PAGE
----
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tx gop says no to big gov't: film at 11.

march 3, 2010 11:57 am

From the "if you can't find a news story to tweet, write it yourself" desk---

Yesterday's GOP primary vote in Texas featured five non-binding ballot propositions. No law can result from such propositions; they're simply a means of gauging support for hypothetical legislation among the party faithful (see also, "firing up the base"). In a state where there is no mechanism for voters to get a proposed law onto the ballot directly, the ballot proposition mechanism is a crucial way for Republicans to test the political waters on an issue before expending the effort to propose a bill themselves. (State Democrats, for reasons of their own, aren't nearly as enthusiastic about ballot propositions, and this year offered none at all.)

Proposition 5 was a blatant come-on to the anti-choice hard right. It reads as follows:

The Texas Legislature should enact legislation requiring a sonogram to be performed and shown to each mother about to undergo a medically unnecessary, elective abortion.

They're not asking, as some other legislatures have, that abortion providers be required to offer women ("mothers") the option of seeing a sonogram. The proposition says the ultrasound will be performed and will be shown. No word on a funding source for the A Clockwork Orange-style machine to hold open the women's eyelids and the staff to administer the moistening eye drops, and no word on how this proposition doesn't make a mockery of any and all right-wing protestations regarding the unacceptability of intrusion into healthcare.

It seems that 32% of GOP voters themselves had some of the same questions in mind when they voted "no" on Proposition 5. "Yes" votes remained the majority, but the 68% support that Proposition 5 was able to muster is shockingly small when compared to the 92% to 95% support that every other GOP ballot proposition won in yesterday's vote.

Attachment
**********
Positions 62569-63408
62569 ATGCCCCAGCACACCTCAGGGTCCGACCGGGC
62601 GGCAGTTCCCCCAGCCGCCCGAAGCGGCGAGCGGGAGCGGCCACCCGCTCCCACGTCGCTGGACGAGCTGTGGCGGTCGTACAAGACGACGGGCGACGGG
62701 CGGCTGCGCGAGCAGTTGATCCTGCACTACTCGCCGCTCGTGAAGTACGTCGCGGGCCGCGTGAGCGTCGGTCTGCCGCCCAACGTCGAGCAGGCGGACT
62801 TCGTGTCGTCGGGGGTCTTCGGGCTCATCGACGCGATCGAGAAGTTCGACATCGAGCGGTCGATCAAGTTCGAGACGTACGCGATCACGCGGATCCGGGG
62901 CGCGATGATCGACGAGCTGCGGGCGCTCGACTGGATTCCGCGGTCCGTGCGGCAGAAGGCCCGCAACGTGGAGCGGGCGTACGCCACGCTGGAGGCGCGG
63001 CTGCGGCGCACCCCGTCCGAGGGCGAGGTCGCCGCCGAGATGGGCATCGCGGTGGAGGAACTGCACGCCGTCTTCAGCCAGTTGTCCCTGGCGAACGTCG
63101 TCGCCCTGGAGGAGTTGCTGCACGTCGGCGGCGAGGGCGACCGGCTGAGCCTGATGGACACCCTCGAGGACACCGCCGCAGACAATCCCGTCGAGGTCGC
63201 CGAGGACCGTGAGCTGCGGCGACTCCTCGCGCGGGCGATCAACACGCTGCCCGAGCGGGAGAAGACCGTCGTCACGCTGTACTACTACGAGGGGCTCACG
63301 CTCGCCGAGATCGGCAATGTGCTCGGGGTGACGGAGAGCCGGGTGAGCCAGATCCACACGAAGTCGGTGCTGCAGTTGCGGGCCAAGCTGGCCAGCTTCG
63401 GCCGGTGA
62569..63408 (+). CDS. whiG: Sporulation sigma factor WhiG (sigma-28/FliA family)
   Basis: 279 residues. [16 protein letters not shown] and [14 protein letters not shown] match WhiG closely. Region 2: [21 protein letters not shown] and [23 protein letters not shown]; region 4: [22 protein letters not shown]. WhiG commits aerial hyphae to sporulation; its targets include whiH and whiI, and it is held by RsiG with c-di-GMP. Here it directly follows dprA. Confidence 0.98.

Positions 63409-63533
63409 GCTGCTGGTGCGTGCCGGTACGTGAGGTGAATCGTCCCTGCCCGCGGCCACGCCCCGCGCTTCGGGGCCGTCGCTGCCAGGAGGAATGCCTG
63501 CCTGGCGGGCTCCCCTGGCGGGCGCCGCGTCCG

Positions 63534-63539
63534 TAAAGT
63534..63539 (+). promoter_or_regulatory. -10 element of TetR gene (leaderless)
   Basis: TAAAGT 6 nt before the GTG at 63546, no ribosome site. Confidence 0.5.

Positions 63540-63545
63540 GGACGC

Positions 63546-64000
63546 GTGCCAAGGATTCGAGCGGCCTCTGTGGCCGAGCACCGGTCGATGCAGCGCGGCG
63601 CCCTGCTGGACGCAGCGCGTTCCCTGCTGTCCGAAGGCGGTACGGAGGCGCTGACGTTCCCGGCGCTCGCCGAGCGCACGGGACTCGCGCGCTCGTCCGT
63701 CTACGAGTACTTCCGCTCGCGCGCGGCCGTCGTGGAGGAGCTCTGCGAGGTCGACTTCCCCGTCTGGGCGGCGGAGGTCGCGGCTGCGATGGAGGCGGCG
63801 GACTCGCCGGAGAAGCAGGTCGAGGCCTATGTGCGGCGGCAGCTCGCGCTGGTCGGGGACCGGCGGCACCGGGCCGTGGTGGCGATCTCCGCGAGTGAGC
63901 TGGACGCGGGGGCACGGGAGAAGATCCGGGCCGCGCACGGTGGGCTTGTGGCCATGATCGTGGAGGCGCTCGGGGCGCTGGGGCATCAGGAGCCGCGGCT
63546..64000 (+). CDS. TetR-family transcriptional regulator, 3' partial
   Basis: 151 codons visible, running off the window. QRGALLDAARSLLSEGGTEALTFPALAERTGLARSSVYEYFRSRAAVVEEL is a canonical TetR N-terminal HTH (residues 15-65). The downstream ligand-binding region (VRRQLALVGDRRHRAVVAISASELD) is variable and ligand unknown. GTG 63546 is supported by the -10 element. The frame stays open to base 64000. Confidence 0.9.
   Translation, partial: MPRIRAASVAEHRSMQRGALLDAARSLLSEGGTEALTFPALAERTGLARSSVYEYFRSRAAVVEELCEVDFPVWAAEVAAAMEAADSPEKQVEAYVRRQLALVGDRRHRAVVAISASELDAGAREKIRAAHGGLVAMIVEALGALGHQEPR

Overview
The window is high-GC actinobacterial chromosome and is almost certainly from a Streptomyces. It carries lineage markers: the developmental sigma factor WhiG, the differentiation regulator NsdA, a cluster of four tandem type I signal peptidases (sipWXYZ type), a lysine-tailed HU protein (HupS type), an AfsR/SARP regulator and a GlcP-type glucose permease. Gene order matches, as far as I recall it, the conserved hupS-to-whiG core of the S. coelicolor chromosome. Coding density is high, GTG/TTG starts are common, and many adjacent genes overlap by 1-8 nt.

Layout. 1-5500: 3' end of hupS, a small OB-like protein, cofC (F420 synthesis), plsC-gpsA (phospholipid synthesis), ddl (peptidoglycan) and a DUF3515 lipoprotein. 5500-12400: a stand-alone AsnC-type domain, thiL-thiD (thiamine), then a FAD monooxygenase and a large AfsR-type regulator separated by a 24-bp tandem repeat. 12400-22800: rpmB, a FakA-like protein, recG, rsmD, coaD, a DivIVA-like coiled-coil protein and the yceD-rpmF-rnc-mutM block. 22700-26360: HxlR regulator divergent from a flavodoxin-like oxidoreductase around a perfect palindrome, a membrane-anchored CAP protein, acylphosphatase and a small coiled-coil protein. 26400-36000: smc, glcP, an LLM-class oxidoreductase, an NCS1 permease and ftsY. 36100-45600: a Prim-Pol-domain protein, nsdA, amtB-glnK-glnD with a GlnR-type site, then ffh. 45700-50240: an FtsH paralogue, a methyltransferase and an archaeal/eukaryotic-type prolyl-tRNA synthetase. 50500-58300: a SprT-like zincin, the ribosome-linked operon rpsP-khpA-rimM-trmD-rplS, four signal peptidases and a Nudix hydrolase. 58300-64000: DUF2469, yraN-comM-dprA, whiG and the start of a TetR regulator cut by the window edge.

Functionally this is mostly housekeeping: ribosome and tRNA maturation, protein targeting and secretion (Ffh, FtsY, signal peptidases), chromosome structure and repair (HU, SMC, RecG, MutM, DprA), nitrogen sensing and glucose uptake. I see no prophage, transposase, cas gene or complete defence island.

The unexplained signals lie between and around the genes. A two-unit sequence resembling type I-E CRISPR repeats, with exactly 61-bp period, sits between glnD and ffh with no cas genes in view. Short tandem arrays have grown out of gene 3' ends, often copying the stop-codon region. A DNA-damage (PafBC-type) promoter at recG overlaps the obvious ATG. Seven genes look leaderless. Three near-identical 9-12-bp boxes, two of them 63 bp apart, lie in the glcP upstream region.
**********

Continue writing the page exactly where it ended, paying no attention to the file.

93% of voters favored mandatory photo identification from voters at polling places. 92% supported strict formulaic limits to state government budgets. 93% thought Congress should cut federal taxes. And 95% want to see more God, more prayers, and more Ten Commandments on government property and in government events. The subject matter covered by these propositions reads less like a selection of issues up for any substantial debate within the party, and more like a feel-good affirmation of shared values embraced by nearly all of the American right wing.

In that light, Proposition 5's lousy 68% affirmative vote should be viewed as both an embarrassment to the Texas Republican Party, and as a warning. It turns out that quite a lot of God-fearing, tax-hating conservative voters are against Big Government, whether it's their Big Government or the other side's. If 68% is the best they can do among the primary-going base, such legislation just has no future in Texas. The antichoice waters are running very cold indeed.




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